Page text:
Sunday, December 13, 2009

"A Christmas Carol" (NonsenseRoom/Meanwhile Theatre)- December 2009

Given our low tolerance for uncomfortable theatres, you may well be wondering what on earth made us decide to drag ourselves through to the outskirts of Edinburgh on a foggy night to sit on church pews in a chapel so bitterly cold that it requires hats, scarves, gloves and blankets. But experience has shown that NonsenseRoom's show's are worth suffering for, and "A Christmas Carol" is no exception.

With a cast of two, it's very much in a storytelling format and it feels very contemporary. Not 2009 contemporary, you understand, but 1843 contemporary - when Dickens wrote his classic tale. It's not difficult to imagine a show very similar to this being staged by an acting troupe in the grand drawing room of a stately home to the local landed gentry and their families. And I'm sure they would have loved it as much as we did. Whilst some may say 'old fashioned' we'd prefer to describe it as traditional family theatre at its best.

Andrew Warnock as Dickens/Scrooge and Stanley Pattison as Bob Cratchit (and just about everyone else) have an fantastic rapport and instantly connect with the audience. Their storytelling techniques may be low-tech but they are imaginative, creative and beautifully executed. Dickens, in particular, sounded and looked like he had stepped out of the 1840's, to the extent that it was quite disconcerting to hear Warnock speak in his own voice in a short post show Q&A.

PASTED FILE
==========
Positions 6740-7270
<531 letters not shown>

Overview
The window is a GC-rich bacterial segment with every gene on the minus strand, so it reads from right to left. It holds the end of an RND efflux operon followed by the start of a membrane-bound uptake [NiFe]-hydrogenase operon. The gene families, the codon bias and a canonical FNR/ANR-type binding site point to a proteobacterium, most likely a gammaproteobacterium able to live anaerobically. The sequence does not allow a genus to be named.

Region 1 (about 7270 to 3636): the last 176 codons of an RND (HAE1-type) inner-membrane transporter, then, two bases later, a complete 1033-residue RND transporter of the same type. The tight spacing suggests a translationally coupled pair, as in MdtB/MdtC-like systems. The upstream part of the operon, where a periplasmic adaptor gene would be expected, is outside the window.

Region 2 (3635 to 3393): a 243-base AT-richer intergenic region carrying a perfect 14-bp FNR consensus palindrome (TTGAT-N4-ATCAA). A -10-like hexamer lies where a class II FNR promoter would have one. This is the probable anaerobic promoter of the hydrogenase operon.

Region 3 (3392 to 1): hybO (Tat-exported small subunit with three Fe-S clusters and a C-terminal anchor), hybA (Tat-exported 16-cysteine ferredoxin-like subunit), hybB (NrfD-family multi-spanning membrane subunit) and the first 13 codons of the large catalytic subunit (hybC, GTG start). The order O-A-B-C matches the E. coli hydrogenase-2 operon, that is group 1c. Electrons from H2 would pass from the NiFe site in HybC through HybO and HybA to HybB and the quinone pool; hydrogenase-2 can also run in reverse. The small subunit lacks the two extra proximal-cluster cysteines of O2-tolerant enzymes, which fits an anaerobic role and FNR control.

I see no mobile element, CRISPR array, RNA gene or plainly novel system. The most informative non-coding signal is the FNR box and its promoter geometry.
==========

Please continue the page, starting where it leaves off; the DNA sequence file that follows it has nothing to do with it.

For a show that is so much fun and gets plenty of laughs, its message of goodwill is strongly present and there is also a real feel of the impact poverty can have. Pattison's performance at Tiny Tim's graveside was utterly heartbreaking - Waldorf shed tears. But it was also nice to see an adaptation that gives Scrooge an additional reason to change his ways and hints at the rewards his redemption may bring.

NonsenseRoom and Meanwhile Theatre Productions have created a show full of wit, heart and charm. A joy from start to finish.

A Christmas Carol has completed its run at Rosslyn Chapel but will be at the Scottish Mining Museum at Newtongrange on 13th & 14th and then at East Kilbride Arts Centre from 17th to 19th December.

1 Heckle

Anonymous said...

A brilliant performance from both actors. The way they related to the audience with a slight change in accent or facial expression as they moved from one character to another was amazing. A thoroughly enjoyable evening.

The audience was perhaps not an appreciative as I would have thought, having I suspect expected a more conventional telling of the story rather than two actors doing a dozen or more characters.